Father Selbix teaches Guthrum about God and the miracles of his making. Guthrum then gets word from a messenger that Ubba and his men have returned from Irland. They’re coming ashore at Severn. And Guthrum’s fleet is close to arrival as well. With news of Ubba’s return, Guthrum kills Father Selbix. ("Episode 1.4")
Uhtred watches as Guthrum exits the chamber. He enters to find Father Selbix bleeding out. With his last breath, he reveals that Ubba is coming. Guthrum then announces that the truce is over and that they should prepare for battle. The Saxon hostages are all killed, except for Uhtred, who fights his way out. However, Uhtred finds himself surrounded. Fortunately, Young Ragnar and Brida come to his aid. Young Ragnar tells Guthrum that to kill Uhtred, they’ll have to kill him first. Guthrum concedes and orders for Uhtred to be released. ("Episode 1.4")
Winchester, Wessex; Guthrum and Young Ragnar lead a fleet of soldiers into Winchester. Guthrum and the Danes infiltrate the palace. They kill many Saxons in search of Alfred. Æthelwold watches as this unfolds in the hall. Once Guthrum is alone, Æthelwold approaches him as the rightful King of Wessex. As king, Æthelwold is prepared to negotiate. Guthrum has no desire to negotiate with Æthelwold and attacks him. ("Episode 1.7")
Guthrum, Brida, and Young Ragnar raid Alfred’s Reading Room after hearing of his survival in the swampland. Guthrum is particularly fascinated with Alfred’s writing, but he wonders what it all means. Guthrum refers to it as magic and words without sounds. Young Ragnar suggests that they go looking for Alfred, but Guthrum says that only a fool would march an army into swampland. ("Episode 1.7")
Guthrum, Brida, and Young Ragnar look to Æthelwold for intel on Alfred. Æthelwold warns them that Alfred is wise and calculated and his strength comes from God. Ragnar questions why Alfred stole the crown. Æthelwold reveals that he was not seen as a man to follow. Whereas Alfred was more honorable. Guthrum hands Æthelwold a blade and tells him to kill Alfred. ("Episode 1.8")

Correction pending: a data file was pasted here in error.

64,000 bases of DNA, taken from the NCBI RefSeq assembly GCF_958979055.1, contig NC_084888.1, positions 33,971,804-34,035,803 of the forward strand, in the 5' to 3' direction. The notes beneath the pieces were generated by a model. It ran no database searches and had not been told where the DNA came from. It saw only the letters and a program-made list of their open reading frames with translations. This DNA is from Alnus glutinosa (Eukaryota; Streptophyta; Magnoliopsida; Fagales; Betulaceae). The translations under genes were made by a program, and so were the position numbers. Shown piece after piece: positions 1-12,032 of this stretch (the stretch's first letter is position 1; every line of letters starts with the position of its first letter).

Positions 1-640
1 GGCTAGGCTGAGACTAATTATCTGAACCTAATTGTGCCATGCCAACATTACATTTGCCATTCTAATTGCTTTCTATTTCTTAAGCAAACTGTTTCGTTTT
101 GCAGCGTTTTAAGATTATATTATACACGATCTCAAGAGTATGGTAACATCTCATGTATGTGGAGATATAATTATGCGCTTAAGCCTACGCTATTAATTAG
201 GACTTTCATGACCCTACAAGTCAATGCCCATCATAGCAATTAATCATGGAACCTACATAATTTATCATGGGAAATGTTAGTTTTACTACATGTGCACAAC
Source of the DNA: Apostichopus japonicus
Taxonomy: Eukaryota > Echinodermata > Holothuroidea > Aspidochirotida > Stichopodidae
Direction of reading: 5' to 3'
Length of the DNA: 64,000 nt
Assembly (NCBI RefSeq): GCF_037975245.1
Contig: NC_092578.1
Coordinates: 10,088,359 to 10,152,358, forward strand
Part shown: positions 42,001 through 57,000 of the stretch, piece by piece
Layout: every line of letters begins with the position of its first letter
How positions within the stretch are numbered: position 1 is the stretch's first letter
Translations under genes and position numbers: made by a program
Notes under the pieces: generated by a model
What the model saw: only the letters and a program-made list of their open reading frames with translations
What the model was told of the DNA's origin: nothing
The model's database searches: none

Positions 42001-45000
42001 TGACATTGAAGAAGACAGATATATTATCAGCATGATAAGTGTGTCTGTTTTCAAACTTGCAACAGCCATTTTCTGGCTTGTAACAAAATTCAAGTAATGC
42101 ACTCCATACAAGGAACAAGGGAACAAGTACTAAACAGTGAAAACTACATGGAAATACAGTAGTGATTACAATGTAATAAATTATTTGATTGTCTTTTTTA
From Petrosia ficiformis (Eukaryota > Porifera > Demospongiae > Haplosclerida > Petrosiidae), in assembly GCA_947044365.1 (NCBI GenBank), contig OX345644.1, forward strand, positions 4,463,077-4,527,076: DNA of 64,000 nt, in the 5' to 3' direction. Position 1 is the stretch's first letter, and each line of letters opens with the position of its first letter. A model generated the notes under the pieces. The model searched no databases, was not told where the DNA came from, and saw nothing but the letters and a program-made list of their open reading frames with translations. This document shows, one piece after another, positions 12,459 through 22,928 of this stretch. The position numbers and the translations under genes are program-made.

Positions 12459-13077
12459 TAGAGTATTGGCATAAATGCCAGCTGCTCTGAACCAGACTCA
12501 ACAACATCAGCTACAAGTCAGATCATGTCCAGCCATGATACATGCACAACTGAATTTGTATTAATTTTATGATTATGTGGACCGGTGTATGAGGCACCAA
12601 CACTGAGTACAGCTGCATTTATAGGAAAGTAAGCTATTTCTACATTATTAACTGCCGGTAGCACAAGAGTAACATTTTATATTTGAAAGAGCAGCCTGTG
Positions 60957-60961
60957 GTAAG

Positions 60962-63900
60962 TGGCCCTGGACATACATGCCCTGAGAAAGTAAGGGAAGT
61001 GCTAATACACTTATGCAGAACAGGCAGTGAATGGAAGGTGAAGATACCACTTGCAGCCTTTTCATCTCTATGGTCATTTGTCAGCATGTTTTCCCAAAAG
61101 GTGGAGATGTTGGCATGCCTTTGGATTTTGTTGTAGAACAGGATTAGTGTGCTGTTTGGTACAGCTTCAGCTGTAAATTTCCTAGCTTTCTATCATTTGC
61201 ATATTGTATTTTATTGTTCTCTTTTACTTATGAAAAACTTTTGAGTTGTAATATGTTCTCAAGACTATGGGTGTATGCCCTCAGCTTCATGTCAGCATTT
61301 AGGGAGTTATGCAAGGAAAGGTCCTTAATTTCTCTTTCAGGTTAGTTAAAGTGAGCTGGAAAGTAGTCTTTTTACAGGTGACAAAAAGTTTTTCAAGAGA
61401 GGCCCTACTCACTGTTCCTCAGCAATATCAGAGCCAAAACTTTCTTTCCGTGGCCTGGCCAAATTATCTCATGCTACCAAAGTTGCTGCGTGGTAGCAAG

Edington, Wessex; Guthrum, Brida, Young Ragnar, and Skorpa lead an army of Danes to the battlefield, where the Saxons are chanting "no mercy." Brida tells Ragnar that should he meet Uhtred in battle, there can be no doubt. It appears Wulfhere has joined them. They charged towards the Saxons, and men are lost on both sides. After Uhtred kills Skorpa, Young Ragnar looks to Guthrum to lead them, however, Guthrum is more focused on the Saxons are winning, as the priest said and that their God is with them. ("Episode 1.8")
Jarl Sigefrid, his brother Erik, and Hæsten, the three prominent members of his army desert with a large number of his men, and start a war against Wessex. It is revealed that after being baptized, Guthrum became king Athelstan of East Anglia.
This list shows the battles Guthrum has participated in:
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- This character has been based on a real historical figure of Guthrum.
- Historically, he is known as Guthrum the Old.
- In the novel series, Guthrum was referred to as "the Unlucky" by Ravn, because "you could give Guthrum the world, and he would think he had been cheated".
- The book-version of Guthrum had a rib-bone of his mother hanging from his long moustache, due to his love for her. He still has it on the show, as mentioned by Uhtred to Alfred, but tied to his hair, not facial hair.
- After losing the Battle of Edington to King Alfred, Guthrum signs a treaty with the West Saxons and agrees to a Christian baptism. King Alfred of Wessex stands as his god-father, and Guthrum adopts the baptismal name of Æthelstan.
- Guthrum converted religions, he was born a pagan but signs a treaty with the West Saxons and agrees to convert to Christianity.
- The name Guthrum comes from Old English name Guðrøðr. The name is made up of the words guð, which means "battle, war", and rum, which means "glory, fame".
- The name Æthelstan comes from Old English name Æðelstan. The name is made up of the words æthel, which means "noble", and stan, which means "stone".
- Guthrum was a noble; he was the lord/king of East Anglia.